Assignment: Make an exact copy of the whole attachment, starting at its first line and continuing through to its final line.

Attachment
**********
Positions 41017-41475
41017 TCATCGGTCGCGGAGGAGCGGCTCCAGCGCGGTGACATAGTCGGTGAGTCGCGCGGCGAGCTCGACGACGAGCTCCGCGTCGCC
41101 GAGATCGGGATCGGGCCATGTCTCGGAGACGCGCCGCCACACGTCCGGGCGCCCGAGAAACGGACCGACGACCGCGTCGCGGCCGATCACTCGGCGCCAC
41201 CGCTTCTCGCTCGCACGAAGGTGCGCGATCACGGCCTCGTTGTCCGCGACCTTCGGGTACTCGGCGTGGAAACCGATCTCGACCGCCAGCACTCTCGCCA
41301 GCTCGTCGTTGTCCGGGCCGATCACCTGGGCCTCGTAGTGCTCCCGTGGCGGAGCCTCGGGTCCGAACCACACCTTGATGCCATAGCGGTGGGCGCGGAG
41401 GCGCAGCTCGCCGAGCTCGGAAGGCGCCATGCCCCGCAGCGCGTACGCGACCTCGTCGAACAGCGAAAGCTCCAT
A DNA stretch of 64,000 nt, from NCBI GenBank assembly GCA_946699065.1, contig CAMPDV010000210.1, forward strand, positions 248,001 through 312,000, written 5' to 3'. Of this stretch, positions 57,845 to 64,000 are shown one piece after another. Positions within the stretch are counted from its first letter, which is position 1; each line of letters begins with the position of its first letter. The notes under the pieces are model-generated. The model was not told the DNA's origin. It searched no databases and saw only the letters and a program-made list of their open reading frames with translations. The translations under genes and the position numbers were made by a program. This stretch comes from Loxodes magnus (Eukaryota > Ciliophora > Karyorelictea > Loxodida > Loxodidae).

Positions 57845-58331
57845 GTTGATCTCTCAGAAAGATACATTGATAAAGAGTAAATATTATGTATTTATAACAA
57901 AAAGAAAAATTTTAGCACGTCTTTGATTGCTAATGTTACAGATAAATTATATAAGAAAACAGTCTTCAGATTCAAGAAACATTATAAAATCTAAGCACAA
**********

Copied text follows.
Positions 41017-41475
41017 TCATCGGTCGCGGAGGAGCGGCTCCAGCGCGGTGACATAGTCGGTGAGTCGCGCGGCGAGCTCGACGACGAGCTCCGCGTCGCC
41101 GAGATCGGGATCGGGCCATGTCTCGGAGACGCGCCGCCACACGTCCGGGCGCCCGAGAAACGGACCGACGACCGCGTCGCGGCCGATCACTCGGCGCCAC
41201 CGCTTCTCGCTCGCACGAAGGTGCGCGATCACGGCCTCGTTGTCCGCGACCTTCGGGTACTCGGCGTGGAAACCGATCTCGACCGCCAGCACTCTCGCCA
41301 GCTCGTCGTTGTCCGGGCCGATCACCTGGGCCTCGTAGTGCTCCCGTGGCGGAGCCTCGGGTCCGAACCACACCTTGATGCCATAGCGGTGGGCGCGGAG
41401 GCGCAGCTCGCCGAGCTCGGAAGGCGCCATGCCCCGCAGCGCGTACGCGACCTCGTCGAACAGCGAAAGCTCCAT
A DNA stretch of 64,000 nt, from NCBI GenBank assembly GCA_946699065.1, contig CAMPDV010000210.1, forward strand, positions 248,001 through 312,000, written 5' to 3'. Of this stretch, positions 57,845 to 64,000 are shown one piece after another. Positions within the stretch are counted from its first letter, which is position 1; each line of letters begins with the position of its first letter. The notes under the pieces are model-generated. The model was not told the DNA's origin. It searched no databases and saw only the letters and a program-made list of their open reading frames with translations. The translations under genes and the position numbers were made by a program. This stretch comes from Loxodes magnus (Eukaryota > Ciliophora > Karyorelictea > Loxodida > Loxodidae).

Positions 57845-58331
57845 GTTGATCTCTCAGAAAGATACATTGATAAAGAGTAAATATTATGTATTTATAACAA
57901 AAAGAAAAATTTTAGCACGTCTTTGATTGCTAATGTTACAGATAAATTATATAAGAAAACAGTCTTCAGATTCAAGAAACATTATAAAATCTAAGCACAA